Jedediah Smith Redwoods State Park:

The northwestern region of California rivals Yosemite in its attractions. When you visit it for the first time, you will naturally be most interested in seeing the ancient, towering redwoods, certainly one of the greatest nature displays in the world.

There are two ways to get to Jedediah Smith Redwoods State Park. Our favorite, the one we took recently, starts just south of Crescent City with a left turn off Hwy. 101 to Humboldt Road. Go north one mile to reach Howland Hill Road which then for 9.9 miles follows the course of an old wagon road. The scenery is breathtaking. The redwoods humongous. Bring your camera and a picnic lunch.

Wend your leisurely way to Hwy. 199, turn left, and follow the road to Highway 101. From here it's less than 4 miles to Crescent City to your left, or about 10 miles to the Oregon border to your right.

All about the Redwoods:
Redwoods have been around a long time--tens of million years according to the best evidence. Titans of the plant world, they succeeded the big boys of the animal kingdom, the dinosaurs, after the great reptiles mysteriously faded from the scene. Then, about two million years ago, the huge trees nearly followed the dinosaurs into extinction; the last of the great ice ages swept down from the polar regions, covering much of Europe and North America and driving the redwoods from most of their former home. When the glaciers finally receded, the coast redwood (Sequoia sempervirens) found itself occupying only a narrow strip of land near the western coast of North America. Of a dozen or so related species, just two had survived: the giant Sequoia (Sequoiadendron giganteum) which grew in scattered groves in the Sierra Nevada of California, and the dawn redwood (Metasequoia glyptostroboides), confined to a few small areas in remotest China.

Two species of Redwoods in California:
Two species of sequoias that both occur in California are often indiscriminately dubbed "redwoods". Both species are red or, rather, pink wood when first exposed to the air, later turning to maroon brown.

The larger of the species, the Big Tree (Sequoia gigantea), occurs only on the western slopes of the Sierra Nevada from the American River on the north to Deer Creek on the south, and between elevations roughly of 4,000 to 8,500 feet.

The Coast Redwood (Sequoia sempervirens) occurs in the Coast Range of California only as far south as Monterey and always within the coastal belt of sea fogs.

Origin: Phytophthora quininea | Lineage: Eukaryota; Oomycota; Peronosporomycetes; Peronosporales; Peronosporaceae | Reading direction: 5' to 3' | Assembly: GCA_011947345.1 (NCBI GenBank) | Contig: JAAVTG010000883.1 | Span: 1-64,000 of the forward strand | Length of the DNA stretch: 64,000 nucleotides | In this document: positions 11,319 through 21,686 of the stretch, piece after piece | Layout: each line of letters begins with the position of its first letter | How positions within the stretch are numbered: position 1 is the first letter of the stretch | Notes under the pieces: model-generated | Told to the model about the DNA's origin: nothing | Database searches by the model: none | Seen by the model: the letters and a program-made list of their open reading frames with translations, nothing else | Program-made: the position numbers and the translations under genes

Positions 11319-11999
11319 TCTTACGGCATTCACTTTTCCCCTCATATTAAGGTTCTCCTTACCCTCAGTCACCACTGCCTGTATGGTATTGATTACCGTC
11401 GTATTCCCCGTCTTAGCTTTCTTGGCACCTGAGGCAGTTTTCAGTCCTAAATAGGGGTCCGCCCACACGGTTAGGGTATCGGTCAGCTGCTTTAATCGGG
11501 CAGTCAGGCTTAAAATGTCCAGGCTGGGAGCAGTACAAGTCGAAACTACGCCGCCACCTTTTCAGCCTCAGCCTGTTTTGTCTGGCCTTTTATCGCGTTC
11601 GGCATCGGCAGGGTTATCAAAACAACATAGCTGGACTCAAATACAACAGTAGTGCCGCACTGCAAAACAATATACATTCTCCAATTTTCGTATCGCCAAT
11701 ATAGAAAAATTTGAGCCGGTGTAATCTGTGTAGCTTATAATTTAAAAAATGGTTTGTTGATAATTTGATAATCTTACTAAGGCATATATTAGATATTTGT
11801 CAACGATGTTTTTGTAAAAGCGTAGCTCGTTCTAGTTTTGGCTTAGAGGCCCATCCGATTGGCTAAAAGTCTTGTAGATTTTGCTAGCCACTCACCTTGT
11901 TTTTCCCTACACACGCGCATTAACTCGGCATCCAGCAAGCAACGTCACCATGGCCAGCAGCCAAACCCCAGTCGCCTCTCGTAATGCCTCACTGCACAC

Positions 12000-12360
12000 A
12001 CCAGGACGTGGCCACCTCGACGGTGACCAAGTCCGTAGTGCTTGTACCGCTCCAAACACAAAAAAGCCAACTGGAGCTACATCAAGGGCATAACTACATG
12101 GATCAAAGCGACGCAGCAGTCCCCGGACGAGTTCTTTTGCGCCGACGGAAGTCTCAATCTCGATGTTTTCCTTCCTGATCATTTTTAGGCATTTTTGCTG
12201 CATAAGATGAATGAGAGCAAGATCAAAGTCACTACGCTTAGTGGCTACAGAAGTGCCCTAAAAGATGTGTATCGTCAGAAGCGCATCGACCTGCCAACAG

The non-technical distinctions between the species are that the Coast Redwood stumps sprouts, while the Big Tree reproduces only from seed; that the Redwood attains a maximum diameter above the root swelling of about sixteen feet, while the Big Tree reaches twenty-five or even thirty feet; that the Redwood is taller, more graceful and occurs in heavy forest stands, while the Big Tree is larger in diameter, of richer color, and occurs usually in isolated groves. The chief characteristic of the Redwood is grace; that of the Big Tree is majesty.

Coast Redwoods:
Coast redwood has withstood many fires and many floods. Old-growth redwood trees show many scars from these natural disasters. The majority of old-growth redwoods are now confined to parks set aside years ago by people with foresight. They believed that future generations should have a chance to stand among these majestic trees.

Redwood root structure: The fallen redwood has exposed its root system Redwoods have no tap root. Instead, the supporting roots penetrate outward. Because of the shallow subsurface roots, redwoods are highly dependant on the thin upper layers of the forest floor for their support and nourishment.

Redwood bark: The bark is one of the reasons redwoods live for such a long time - routinely runs to 500 years up to 2,000 years. Redwood bark is thick and asbestos-like, which keeps the cambium layer from burning during forest fires. Scars seen today could b hundreds of years old.

Water-drawing ability: Engineers are impessed with the tree's water-drawing ability, since it is no mean feat for an organism to transport vast amounts of moisture up a 300-foot trunk and then transpire the wetness into the atmosphere at the rate of 500 gallons per day.

Quality of wood: Redwood not only resists fire and rot, but also works easily, insulates well, is good at taking paint and stain, and often contains beautiful grains and figures.

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